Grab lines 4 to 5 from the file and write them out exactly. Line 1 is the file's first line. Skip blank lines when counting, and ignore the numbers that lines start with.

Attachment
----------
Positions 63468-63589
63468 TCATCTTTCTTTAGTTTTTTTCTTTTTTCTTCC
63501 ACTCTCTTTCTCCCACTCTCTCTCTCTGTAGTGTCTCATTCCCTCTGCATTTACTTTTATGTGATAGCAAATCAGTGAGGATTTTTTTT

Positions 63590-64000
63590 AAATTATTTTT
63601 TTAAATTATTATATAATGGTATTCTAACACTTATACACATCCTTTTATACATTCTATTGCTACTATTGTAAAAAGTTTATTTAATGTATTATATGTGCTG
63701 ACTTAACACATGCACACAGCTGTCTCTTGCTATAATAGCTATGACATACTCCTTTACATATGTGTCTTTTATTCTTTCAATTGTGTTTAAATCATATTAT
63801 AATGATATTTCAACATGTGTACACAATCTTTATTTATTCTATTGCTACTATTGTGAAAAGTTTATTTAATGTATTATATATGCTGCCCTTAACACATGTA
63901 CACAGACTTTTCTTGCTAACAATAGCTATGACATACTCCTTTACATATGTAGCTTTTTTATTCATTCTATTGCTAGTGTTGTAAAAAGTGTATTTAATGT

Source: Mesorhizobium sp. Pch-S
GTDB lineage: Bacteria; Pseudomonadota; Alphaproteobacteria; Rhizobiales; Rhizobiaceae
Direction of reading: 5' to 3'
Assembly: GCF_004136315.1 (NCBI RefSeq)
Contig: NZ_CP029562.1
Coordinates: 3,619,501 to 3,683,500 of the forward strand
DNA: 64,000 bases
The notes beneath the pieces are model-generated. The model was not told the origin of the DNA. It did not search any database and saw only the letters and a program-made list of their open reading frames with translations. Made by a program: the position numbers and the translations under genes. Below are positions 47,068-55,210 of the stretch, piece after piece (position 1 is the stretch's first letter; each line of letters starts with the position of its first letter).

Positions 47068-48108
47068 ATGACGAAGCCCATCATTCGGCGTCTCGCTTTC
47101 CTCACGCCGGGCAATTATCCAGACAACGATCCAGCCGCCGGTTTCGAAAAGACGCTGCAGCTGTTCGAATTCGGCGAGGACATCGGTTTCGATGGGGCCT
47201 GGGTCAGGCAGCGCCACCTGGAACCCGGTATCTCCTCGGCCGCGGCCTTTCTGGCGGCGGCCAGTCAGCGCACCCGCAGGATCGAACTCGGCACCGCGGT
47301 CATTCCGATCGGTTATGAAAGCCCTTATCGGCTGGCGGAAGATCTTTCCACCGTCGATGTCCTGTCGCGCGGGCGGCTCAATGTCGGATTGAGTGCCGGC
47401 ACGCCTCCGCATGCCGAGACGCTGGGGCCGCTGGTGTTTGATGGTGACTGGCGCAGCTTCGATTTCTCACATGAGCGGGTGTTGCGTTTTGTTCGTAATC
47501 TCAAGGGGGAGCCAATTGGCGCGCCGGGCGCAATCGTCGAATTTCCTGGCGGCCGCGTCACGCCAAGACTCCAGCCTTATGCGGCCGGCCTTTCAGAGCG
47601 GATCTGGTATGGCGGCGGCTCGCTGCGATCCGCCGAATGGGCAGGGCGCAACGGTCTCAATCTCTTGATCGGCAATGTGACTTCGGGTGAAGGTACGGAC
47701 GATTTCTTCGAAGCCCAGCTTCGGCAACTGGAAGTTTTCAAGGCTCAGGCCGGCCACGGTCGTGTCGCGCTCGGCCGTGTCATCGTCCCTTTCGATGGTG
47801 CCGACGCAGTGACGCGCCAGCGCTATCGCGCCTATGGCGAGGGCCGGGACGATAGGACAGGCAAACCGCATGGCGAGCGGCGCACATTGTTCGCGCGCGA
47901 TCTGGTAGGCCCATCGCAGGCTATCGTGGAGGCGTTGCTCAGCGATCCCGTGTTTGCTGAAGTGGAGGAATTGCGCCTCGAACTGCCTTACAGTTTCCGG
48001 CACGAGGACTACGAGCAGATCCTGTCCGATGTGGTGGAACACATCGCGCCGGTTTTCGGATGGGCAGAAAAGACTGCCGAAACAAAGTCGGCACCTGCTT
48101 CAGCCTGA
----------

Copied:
Positions 63590-64000
63590 AAATTATTTTT